Give a boost to your health by lowering your salt intake

Hand pouring salt

Here we are, nearing the beginning of a new year — a fresh start and a renewed opportunity to do things better than before. Topping the list of many people’s resolutions: living a healthier lifestyle, which typically starts with diet. Katie Campbell, RD, CDN, a registered dietitian at NewYork-Presbyterian Lawrence Hospital in Bronxville, discusses how something as simple as reducing sodium intake can boost your health by lowering your numbers — everything from blood pressure to weight.

Why should reducing salt intake be part of a healthy eating plan?
Even if you currently don’t have high blood pressure, it is important to monitor your sodium intake to prevent a rise in blood pressure that can occur naturally with age. High blood pressure can lead to a multitude of other health conditions so taking preventative measures are essential in living a long and healthy life.

What are the health dangers of too much salt?
A diet high in salt can cause a host of conditions, particularly high blood pressure, which can lead to heart attack, stroke, heart failure, kidney disease, and osteoporosis. Too much salt in the diet also makes the body retain water, which gives us that bloated feeling and can contribute to weight gain.

What are the latest USDA guidelines for daily sodium intake?
The average American should have less than 2,300mg per day and ideally less than 1,500mg per day, especially if you already have hypertension or prehypertension. The guidelines do not differ per age or gender.

Why is some salt/sodium important in the diet?
Sodium is a mineral that is essential for life, but your body only requires 500mg per day, which is easy to achieve.

Which foods are typically high in salt and should be avoided?
Let’s face it: salt tastes good and helps bring out the flavor in foods. But it’s significant to note that seventy-five percent of the sodium we, as Americans, consume comes from processed, prepackaged foods and restaurant food. The American Heart Association also identifies the “Salty Six” — bread and rolls, pizza, soup, sandwiches, cold cuts and cured meats, and poultry. Limiting these foods by cooking at home and incorporating more fresh ingredients, can drastically reduce sodium intake. Remember, it’s impossible to completely eliminate sodium, but the goal is to make healthier, more mindful choices to reduce your overall intake.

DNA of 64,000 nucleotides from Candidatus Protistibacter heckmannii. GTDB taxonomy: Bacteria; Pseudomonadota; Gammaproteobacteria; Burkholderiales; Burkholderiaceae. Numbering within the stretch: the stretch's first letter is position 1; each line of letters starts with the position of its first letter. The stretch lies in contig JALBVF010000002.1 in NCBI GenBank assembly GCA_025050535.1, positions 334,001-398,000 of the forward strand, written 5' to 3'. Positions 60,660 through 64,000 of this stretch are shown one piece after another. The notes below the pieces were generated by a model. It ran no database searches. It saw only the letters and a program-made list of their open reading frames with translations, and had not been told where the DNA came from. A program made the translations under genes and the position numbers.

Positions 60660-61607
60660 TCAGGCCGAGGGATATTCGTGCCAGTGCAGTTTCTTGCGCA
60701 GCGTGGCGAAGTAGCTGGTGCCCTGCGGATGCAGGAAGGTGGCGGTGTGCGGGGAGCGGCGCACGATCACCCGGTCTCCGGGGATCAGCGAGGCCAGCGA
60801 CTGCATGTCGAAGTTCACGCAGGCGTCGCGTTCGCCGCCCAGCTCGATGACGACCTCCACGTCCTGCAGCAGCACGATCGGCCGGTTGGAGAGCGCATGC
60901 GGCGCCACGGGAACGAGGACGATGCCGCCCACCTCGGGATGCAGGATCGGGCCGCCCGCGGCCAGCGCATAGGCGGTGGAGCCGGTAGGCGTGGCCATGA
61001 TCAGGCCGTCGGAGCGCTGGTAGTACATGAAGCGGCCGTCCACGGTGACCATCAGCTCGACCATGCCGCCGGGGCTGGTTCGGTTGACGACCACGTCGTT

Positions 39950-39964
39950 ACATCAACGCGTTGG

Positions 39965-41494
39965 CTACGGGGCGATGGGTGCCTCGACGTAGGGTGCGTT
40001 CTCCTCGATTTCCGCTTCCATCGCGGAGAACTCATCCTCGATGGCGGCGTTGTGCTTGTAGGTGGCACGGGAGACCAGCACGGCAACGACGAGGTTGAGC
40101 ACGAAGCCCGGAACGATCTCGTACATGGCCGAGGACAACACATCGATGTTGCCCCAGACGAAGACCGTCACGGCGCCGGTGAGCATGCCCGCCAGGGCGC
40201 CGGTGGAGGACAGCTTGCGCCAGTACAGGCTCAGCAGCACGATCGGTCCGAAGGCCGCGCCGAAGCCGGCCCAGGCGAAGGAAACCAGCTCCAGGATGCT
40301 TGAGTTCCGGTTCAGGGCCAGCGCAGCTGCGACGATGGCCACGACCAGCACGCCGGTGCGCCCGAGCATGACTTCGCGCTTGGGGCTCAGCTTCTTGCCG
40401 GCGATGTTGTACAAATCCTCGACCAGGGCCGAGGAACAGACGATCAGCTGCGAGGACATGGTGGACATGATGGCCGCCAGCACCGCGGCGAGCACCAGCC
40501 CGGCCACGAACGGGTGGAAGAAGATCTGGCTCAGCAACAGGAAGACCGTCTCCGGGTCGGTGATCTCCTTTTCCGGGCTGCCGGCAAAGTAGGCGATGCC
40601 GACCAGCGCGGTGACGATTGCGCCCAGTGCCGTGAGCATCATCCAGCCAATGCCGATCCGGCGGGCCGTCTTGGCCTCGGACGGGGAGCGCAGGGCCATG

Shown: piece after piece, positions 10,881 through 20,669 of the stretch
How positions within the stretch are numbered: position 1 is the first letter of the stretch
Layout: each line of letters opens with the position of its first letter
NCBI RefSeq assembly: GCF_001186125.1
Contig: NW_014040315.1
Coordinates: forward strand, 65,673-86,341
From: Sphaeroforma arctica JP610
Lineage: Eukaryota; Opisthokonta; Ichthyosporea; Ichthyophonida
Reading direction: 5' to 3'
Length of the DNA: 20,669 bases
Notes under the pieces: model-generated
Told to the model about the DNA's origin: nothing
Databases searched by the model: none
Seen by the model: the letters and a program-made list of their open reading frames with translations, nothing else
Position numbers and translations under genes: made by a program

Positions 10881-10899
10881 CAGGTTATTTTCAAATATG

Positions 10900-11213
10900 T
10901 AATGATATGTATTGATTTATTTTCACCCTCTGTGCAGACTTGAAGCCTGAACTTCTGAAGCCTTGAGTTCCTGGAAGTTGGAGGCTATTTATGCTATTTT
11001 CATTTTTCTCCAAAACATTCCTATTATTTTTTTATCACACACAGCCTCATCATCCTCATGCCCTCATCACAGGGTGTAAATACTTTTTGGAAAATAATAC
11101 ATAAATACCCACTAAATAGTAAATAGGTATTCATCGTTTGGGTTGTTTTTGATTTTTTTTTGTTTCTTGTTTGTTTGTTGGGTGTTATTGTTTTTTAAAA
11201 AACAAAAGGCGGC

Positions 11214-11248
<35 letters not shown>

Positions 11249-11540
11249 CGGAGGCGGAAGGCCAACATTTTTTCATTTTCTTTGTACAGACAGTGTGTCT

Can you offer some tips for reducing salt in the diet – without sacrificing flavor?
Here are some effective ways I always recommend:

  • Always read labels and try to stay within the 2,300mg per day guideline
  • Prepare your own foods and avoid purchasing convenience foods such as canned soups, frozen dinners, instant cereals, and gravy sauce mixes.
  • Purchase fresh items – fresh fruits, vegetables, whole grains, and meat and seafood products. Check the packaging on meat and seafood to see if salt water or saline has been added.
  • Choose condiments wisely. Many condiments are packed with sodium. Read labels and always look for the reduced or low sodium versions.
  • Buy unsalted snack items.
  • Drain and rinse canned vegetables and beans.
  • Always use low sodium versions to cook with such as low sodium chicken stock.
  • If you go out to eat, specify how you want your food prepared, for example, ask for sauce or dressing on the side. And look for key words such as pickled, brined, cured, smoked, soy sauce or teriyaki sauce — these words mean the food will be higher in sodium content.

Try a homemade spice blend with no salt. Two examples:

Cajun Spice Blend
2T Cumin
2T Coriander
2T Paprika
1 1/2t Black Pepper
Cayenne Pepper to taste
1T Dried Oregano
Use on chicken, fish, shrimp, steak, & thick cut veggies

Greek Spice Blend
1T Garlic Powder
1T Dried Basil
1T Dried Oregano
1-1/2t Black Pepper
1-1/2t Dried Parsley
1-1/2t Dried Rosemary
1-1/2t Dried Thyme
Use on veggies, chicken, pork, beef, or lamb

To try more tasty and nutritious recipes, visit To find a primary care doctor, please call 877-697-9355.